Minimize Slag and Corrosion in Biomass-Fired Boilers

Sponsored by: Fuel Tech srl

Focused on:

  • Biomass
  • Slag
  • Corrosion

Date: 14 December


Time: 3PM London/10AM New York

Reducing difficult-to-remove deposits on various heat transfer surfaces throughout new and converted biomass-fired boilers

Firing biomass-containing fuels often presents operators with significant deposit formation and corrosion challenges. Deposit formation (i.e. slag and fouling) and corrosion rates tend to be greater when firing biomass than with traditional fossil fuels (i.e. coal, pet coke, etc.) owing to the relatively low energy density, high moisture/volatiles content, high alkali metal (e.g. Na, K) content, and presence of chloride in biomass.

Although the ash content of biomass is lower than coal ash content, the lower energy density (i.e. kJ/kg, Btu/kg) and higher moisture content present in biomass increases fuel consumption required to generate an equivalent amount of energy as coal. Additionally, the higher moisture and volatiles content in biomass results in different combustion characteristics and resultant burning/temperature profiles than with traditional fuels.

Consequently, biomass-fired boilers tend to experience the formation of difficult-to-remove deposits on various heat transfer surfaces throughout the boiler (e.g. superheat, reheat, economizer, etc.). Ash deposition reduces heat transfer performance, result in pluggage of gas flow paths (e.g. bridging adjacent heat transfer tubes), and large deposits can fall and cause significant damage to lower boiler sections. The presence of alkali metals and chlorides in biomass also result in increased metal corrosion rates within the boiler, particularly underneath molten slag and fouling deposits.

This webinar will discuss slag and fouling formation in biomass-fired boilers, corrosion mechanisms, and treatment approaches. Fuel Tech employs state-of-the-art computational fluid dynamics (CFD) modelling methods to target chemical additive application to problem areas within the boiler. Targeted application results in the relatively low chemical application rates and positive return-on-investment. Effective chemical additive application approaches will be discussed. Additionally, performance data from deposit and corrosion treatment from several units will be presented.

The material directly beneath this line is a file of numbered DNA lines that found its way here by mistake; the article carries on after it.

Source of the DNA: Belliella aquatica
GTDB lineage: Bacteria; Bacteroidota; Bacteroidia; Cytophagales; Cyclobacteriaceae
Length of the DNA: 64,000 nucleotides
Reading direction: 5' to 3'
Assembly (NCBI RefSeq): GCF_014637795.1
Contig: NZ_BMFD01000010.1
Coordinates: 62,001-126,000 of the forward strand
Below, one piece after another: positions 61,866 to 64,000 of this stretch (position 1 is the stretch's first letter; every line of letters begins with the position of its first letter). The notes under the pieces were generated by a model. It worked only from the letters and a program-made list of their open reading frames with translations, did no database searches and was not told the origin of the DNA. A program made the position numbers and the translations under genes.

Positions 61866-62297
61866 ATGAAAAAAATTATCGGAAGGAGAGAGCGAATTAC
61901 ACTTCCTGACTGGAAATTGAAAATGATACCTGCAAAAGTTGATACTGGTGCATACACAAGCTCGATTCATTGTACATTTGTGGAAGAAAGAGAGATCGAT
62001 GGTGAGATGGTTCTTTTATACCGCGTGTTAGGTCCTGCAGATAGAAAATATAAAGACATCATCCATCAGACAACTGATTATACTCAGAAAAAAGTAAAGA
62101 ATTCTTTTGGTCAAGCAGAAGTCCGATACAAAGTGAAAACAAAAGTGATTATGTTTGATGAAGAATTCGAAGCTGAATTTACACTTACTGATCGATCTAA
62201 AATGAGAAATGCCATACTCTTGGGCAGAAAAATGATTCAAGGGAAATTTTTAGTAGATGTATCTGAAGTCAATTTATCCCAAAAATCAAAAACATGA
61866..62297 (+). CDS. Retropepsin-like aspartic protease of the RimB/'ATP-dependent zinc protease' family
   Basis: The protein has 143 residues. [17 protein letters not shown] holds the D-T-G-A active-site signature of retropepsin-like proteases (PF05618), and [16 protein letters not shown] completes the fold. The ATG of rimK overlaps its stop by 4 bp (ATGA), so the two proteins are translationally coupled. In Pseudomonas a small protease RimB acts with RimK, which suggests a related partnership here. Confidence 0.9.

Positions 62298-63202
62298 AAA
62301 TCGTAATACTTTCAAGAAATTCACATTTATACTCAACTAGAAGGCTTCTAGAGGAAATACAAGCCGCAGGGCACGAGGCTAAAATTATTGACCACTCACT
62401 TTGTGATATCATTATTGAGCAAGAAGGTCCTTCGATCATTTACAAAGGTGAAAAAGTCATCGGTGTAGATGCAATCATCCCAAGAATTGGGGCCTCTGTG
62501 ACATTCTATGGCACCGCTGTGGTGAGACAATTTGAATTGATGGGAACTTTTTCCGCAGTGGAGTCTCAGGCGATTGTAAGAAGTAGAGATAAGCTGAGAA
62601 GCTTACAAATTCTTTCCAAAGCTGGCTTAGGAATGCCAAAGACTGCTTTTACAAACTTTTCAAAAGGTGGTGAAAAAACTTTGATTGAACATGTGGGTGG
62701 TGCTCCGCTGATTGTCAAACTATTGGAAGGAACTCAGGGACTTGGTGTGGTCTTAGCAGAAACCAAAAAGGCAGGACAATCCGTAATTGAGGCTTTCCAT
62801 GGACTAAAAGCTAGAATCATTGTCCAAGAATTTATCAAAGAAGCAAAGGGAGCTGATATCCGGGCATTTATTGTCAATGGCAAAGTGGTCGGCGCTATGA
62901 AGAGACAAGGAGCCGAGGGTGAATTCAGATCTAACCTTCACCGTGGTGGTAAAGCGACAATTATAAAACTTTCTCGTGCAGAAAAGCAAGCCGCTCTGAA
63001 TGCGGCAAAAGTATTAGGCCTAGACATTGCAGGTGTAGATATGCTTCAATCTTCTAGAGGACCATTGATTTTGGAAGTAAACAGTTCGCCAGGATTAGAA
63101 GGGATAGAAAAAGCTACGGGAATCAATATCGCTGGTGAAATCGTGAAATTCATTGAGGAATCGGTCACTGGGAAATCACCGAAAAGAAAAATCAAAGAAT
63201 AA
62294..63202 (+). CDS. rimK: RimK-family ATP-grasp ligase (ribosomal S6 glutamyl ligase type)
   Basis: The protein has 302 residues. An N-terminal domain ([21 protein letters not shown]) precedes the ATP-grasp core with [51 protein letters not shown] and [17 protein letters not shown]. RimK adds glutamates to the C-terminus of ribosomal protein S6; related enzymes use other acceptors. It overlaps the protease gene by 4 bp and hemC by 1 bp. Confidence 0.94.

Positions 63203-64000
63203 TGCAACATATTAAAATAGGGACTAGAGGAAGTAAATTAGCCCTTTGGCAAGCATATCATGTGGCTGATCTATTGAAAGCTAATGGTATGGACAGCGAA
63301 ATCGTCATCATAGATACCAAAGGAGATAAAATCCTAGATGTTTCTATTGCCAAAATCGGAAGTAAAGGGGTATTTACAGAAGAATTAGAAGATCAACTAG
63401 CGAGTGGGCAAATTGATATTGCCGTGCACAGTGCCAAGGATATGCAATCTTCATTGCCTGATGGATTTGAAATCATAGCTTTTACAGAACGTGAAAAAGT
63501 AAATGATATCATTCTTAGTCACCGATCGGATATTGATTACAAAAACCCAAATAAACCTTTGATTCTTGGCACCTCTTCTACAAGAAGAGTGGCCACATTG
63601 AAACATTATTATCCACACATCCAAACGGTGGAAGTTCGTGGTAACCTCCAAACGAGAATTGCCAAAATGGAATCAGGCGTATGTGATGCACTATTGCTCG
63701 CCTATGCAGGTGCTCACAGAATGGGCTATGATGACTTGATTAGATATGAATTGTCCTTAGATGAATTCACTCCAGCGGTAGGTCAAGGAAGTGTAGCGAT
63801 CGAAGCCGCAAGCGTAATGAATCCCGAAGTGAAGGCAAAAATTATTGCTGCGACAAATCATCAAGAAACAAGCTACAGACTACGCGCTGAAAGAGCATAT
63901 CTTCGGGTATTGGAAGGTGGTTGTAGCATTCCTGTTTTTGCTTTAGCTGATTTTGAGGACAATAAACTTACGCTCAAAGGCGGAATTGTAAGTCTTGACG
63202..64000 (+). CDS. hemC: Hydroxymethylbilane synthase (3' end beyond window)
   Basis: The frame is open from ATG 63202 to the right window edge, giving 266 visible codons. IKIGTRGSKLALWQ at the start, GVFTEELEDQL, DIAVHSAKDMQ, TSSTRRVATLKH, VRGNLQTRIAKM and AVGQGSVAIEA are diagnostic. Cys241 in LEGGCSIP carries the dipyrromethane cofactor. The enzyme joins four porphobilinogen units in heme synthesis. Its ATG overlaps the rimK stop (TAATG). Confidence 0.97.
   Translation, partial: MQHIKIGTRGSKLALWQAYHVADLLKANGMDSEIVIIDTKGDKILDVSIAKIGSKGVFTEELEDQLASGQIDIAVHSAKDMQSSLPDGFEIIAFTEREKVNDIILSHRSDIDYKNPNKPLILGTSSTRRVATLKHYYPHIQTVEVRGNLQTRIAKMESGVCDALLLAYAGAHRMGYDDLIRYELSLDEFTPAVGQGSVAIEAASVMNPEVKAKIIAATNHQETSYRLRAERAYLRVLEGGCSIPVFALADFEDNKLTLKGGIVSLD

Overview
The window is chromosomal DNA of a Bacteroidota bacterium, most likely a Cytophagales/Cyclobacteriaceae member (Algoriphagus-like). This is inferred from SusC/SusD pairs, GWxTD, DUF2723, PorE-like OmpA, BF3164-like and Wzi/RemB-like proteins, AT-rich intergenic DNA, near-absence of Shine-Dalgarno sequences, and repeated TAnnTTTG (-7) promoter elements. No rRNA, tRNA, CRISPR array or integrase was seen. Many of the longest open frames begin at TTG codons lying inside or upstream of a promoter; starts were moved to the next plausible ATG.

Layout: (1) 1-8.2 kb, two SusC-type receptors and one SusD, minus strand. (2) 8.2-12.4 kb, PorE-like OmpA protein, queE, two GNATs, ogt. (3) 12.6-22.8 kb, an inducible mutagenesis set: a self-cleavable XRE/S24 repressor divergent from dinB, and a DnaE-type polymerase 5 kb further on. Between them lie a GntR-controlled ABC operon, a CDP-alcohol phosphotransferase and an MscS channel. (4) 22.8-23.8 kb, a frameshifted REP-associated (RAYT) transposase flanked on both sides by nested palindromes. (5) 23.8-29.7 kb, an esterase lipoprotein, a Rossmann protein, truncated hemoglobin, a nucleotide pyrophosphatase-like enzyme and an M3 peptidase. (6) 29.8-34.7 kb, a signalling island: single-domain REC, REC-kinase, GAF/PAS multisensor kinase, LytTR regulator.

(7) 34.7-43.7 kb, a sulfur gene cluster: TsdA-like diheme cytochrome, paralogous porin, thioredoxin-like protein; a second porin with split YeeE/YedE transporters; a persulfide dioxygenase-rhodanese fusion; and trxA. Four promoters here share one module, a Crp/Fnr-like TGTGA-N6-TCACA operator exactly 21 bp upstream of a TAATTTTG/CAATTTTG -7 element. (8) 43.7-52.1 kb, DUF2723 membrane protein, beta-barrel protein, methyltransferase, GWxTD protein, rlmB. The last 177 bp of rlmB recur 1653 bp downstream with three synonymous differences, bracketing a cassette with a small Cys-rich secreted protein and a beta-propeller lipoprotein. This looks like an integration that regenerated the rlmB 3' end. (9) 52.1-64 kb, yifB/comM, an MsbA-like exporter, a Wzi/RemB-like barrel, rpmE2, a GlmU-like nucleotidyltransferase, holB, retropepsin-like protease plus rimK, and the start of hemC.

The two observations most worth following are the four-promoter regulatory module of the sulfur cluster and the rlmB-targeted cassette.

Presented by

Piers de Havilland,

Director, Marketing & Business Development

Mr de Havilland has worked with Fuel Tech since 1989 initially involved with the company's SNCR product demonstrations prior to SNCR being recognised as a suitable deNOx technology, later working with SCR and TIFI as the Fuel Tech product lines have increased. Mr de Havilland earned a HND in Mechanical and Manufacturing Engineering in 1992 and since then has worked on multiple SNCR and TIFI applications in the United States, India and throughout Europe.

Ian Saratovsky, Ph.D,

Director – Chemical Product Management

Dr. Saratovsky joined Fuel Tech as Technology Development Manager in 2012. Dr. Saratovsky earned a Doctorate in Inorganic Chemistry and Environmental Engineering from Northwestern University in 2006 and completed a post-doctoral fellowship at Oxford University in 2007. Since 2008, Dr. Saratovsky has worked on developing low-capital cost solutions to improve air quality and enhance combustion efficiencies in power generating and chemical recovery units.

About Fuel-Tech srl

For over 25 years, Fuel Tech, Inc. has cost-effectively treated over 200 boiler for slag/fouling deposits and corrosion. Specifically, we have successfully treated slag/fouling deposits and corrosion in boilers firing biomass (i.e. wood, agricultural waste, animal waste, hog fuel, etc.), waste-to-energy (WTE), refuse derived fuel (RDF), municipal solids waste (MSW), as well as coal and petroleum coke-fired boilers. Fuel Tech’s treatment programs rely on application of small quantities of chemical slurries, such as slurried magnesium hydroxide, to react with deposits, render them friable and easier to remove with existing mechanical deposit removal equipment, such as sootblowers, impulse cleaners, rappers, and sonic horns. Increasing the deposit removal efficiency of existing sootblowers or other mechanical equipment prevents unit pluggage, maintains optimal heat transfer, and minimizes under-deposit corrosion. Fewer shutdowns and outages for boiler cleanings, and easier-to-remove deposits can result in significant cost savings for operators.

Key Learning Objectives

  • Learn about biomass firing without slag, fouling, and corrosion
  • Learn about the mechanisms behind slag, fouling, corrosion mitigation
  • Learn about the ability of small quantities of chemical additives to reduce slag, fouling, and corrosion
  • Learn about impacts of slag and fouling on boiler performance


  • Fuel Purchasing Manager
  • Maintenance Manager
  • Operations Manager
  • Research & Development Manager
  • Engineering Manager
  • Environmental Manager
  • Site Manager
  • Plant Manager